Non-linear interaction between physical activity and polygenic risk score of body mass index in Danish and Russian populations

PLoS One. 2021 Oct 18;16(10):e0258748. doi: 10.1371/journal.pone.0258748. eCollection 2021.

Abstract

Body mass index (BMI) is a highly heritable polygenic trait. It is also affected by various environmental and behavioral risk factors. We used a BMI polygenic risk score (PRS) to study the interplay between the genetic and environmental factors defining BMI. First, we generated a BMI PRS that explained more variance than a BMI genetic risk score (GRS), which was using only genome-wide significant BMI-associated variants (R2 = 13.1% compared to 6.1%). Second, we analyzed interactions between BMI PRS and seven environmental factors. We found a significant interaction between physical activity and BMI PRS, even when the well-known effect of the FTO region was excluded from the PRS, using a small dataset of 6,179 samples. Third, we stratified the study population into two risk groups using BMI PRS. The top 22% of the studied populations were included in a high PRS risk group. Engagement in self-reported physical activity was associated with a 1.66 kg/m2 decrease in BMI in this group, compared to a 0.84 kg/m2 decrease in BMI in the rest of the population. Our results (i) confirm that genetic background strongly affects adult BMI in the general population, (ii) show a non-linear interaction between BMI genetics and physical activity, and (iii) provide a standardized framework for future gene-environment interaction analyses.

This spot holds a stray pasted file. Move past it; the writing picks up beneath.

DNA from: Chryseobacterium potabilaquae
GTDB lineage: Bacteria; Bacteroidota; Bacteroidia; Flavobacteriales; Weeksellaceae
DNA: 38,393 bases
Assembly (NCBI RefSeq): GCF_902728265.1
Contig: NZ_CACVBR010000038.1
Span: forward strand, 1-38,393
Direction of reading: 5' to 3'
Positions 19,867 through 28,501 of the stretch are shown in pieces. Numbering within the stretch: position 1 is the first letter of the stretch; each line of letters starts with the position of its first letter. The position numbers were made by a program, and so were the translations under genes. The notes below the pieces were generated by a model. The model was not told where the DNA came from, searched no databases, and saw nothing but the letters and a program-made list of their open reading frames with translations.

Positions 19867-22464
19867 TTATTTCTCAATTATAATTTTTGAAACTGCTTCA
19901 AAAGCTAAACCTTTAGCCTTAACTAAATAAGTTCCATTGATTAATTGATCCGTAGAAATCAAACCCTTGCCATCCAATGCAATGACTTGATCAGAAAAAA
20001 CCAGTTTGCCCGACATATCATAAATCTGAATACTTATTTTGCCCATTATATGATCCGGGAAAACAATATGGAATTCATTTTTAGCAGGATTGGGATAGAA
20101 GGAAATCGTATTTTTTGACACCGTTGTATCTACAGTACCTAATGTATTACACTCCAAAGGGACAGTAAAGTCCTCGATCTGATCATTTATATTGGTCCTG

Publication types

  • Research Support, Non-U.S. Gov't

MeSH terms

  • Alpha-Ketoglutarate-Dependent Dioxygenase FTO / genetics*
  • Body Mass Index
  • Denmark
  • Exercise*
  • Gene-Environment Interaction
  • Genetic Predisposition to Disease
  • Genome-Wide Association Study
  • Humans
  • Multifactorial Inheritance*
  • Russia
  • Self Report

Substances

  • Alpha-Ketoglutarate-Dependent Dioxygenase FTO
  • FTO protein, human

Grant support

Data collection in the Inter99 study was supported economically by The Danish Medical Research Council (grant nr. 2028-00-0019 and 09-059174), The Danish Centre for Evaluation and Health Technology Assessment (grant nr. 3126-138-1998 and 263-12-1999 and 0-204-03-74), Novo Nordisk, Copenhagen County (grant nr. 9870006), The Danish Heart Foundation (grant nr. 98-2-5-71-22659 and 00-2-9-F4-22872 and 04-10-B201-A309-22171), The Danish Pharmaceutical Association (grant nr. 53-99 and 58-2003), Augustinus foundation (grant nr. 99-1663), Ib Henriksen foundation, and Becket foundation. Novo Nordisk Foundation Center for Basic Metabolic Research is an independent Research Center, based at the University of Copenhagen, Denmark, and partially funded by an unconditional donation from the Novo Nordisk Foundation (www.cbmr.ku.dk) (NNF18CC0034900). Dmitrii Borisevich is receiving funding from NNF Copenhagen Bioscience PhD Programme (NNF17CC0026760). The funders had no role in study design, data collection and analysis, decision to publish, or preparation of the manuscript. Genotek Ltd provided only financial support in the form of AR and VI salaries and the data for the analysis, but did not have any additional role in the study design, data collection and analysis, decision to publish, or preparation of the manuscript. The specific roles of these authors are articulated in the ‘author contributions’ section.